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farming on the homestead farm; Conrad C., teaching school; Christian, now dead; and Elizabeth, Francis and Mary, who are still at home.
    Vincent Rieg now owns his father's farm, which contains seventy-one acres, and is two miles east from Carrolltown. He is an energetic and persevering man, who has been actively engaged in different lines of business for nearly forty years. He is a member of the Roman Catholic church. Mr. Rieg is a staunch and active republican, and has been important and useful as a worker and leader in his party for over a quarter of a century.
    For four years, from 1852 to 1856, while the eastern part of Carroll township was rapidly being settled by all nationalities, Mr. Rieg was pilot to the Rev. Father Henry Lunkie, the pioneer priest of northern Cambria, on his mission as minister and physician to the newly arriving settlers in the wilderness of Carroll township.

PETER C. OTT, an enterprising music-dealer of Dale borough, Cambria county, is a son of Charles and Mary Ott, and was born in Somerset county, Pennsylvania, July 15, 1863.
    His father was born in Germany on January 6, 1830. He came to the United States with his father in 1850, being twenty years of age, and located with him in Somerset county, where he and five brothers worked in harmony with their father and bought a large farm, and erected an old-fashioned saw-mill, and all worked in common until the farm was paid for.
    In 1853 he was united in marriage to Mary, daughter of John and Christina Naugle, and worked as a day laborer until he had saved enough money to purchase a farm, upon which

he spent many years in hard labor. In 1890 he sold his farm and moved to the village of Hooversville, Somerset county, and lived there for two years. His wife died there at the age of fifty-six years.
    His marriage with Mary Naugle resulted in the birth of seven children, six boys and one girl; of these, one boy is dead.
    Peter C. Ott has attained what success is his, in the business world, with the aid of but a common-school education. His boyhood days and early manhood were spent with his father upon the farm, and also in the lumbering business.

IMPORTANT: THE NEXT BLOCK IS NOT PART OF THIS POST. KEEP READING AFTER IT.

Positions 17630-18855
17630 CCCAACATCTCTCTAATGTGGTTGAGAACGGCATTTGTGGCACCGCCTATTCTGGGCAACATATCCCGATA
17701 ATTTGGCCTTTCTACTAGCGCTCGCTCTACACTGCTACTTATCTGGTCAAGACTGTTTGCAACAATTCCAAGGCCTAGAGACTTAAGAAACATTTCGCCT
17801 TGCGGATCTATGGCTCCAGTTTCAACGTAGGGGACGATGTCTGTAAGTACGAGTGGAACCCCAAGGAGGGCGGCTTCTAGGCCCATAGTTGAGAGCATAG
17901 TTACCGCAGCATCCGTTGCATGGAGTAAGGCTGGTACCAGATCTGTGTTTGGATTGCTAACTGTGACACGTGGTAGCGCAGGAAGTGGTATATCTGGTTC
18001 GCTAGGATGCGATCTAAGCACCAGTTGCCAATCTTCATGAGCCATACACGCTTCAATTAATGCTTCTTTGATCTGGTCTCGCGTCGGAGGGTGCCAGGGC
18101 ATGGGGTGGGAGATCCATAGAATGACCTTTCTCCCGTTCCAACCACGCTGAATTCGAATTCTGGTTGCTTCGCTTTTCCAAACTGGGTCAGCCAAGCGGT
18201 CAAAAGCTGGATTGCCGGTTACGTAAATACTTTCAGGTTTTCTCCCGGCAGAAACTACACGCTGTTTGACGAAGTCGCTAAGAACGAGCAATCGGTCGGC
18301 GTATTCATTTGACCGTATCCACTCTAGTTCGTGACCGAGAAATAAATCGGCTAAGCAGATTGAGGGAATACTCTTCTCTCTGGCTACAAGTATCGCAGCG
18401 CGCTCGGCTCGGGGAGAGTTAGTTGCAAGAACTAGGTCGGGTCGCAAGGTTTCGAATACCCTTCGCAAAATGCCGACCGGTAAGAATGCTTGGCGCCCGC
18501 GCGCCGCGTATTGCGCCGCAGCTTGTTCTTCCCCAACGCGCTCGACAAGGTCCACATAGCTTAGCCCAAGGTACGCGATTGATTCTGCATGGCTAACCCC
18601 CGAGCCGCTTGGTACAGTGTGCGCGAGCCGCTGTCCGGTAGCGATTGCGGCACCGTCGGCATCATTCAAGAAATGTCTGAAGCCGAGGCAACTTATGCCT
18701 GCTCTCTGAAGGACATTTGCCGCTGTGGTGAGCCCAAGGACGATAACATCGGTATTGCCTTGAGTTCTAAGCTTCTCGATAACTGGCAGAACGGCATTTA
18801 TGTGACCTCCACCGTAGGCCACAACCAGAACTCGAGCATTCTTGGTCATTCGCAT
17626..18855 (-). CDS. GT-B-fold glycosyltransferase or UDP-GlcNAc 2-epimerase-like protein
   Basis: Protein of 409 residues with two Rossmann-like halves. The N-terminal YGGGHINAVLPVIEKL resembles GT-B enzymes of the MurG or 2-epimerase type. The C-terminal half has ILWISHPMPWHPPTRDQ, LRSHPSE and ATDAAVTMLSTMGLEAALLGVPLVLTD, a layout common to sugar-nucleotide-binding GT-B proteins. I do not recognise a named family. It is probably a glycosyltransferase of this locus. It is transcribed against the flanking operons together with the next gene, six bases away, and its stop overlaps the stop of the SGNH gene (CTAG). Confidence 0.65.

In 1885 he purchased a saw-mill of his father, and operated it for a term of five years, and in the spring of 1890 sold the saw-mill, together with his father's farm, came to Johnstown, bought a lot, and erected a house upon it. The same year he embarked in the hotel business, and successfully pursued this line for four years.
    In 1894, retiring from that kind of work, he disposed of the hotel, and embarked in his present form of merchandizing. By close attention to business and the exercise of that enterprise and thorough-going spirit so truly characteristic of him, he succeeded in building up a large and constantly-increasing business.
    Mr. Ott finds his political affinity in the principles and policies of the Democratic party, and is steadfast in the support of the same, in the councils and work of which he takes an active and intelligent part.
    In 1893 he served as councilman of Dale borough, and showed that he possessed a comprehensive and intelligent conception of the little borough's needs, discharging every duty coming within his jurisdiction with satisfaction to all. He is also a member of the Democratic county committee, and as such

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Lynne Canterbury and Diann Olsen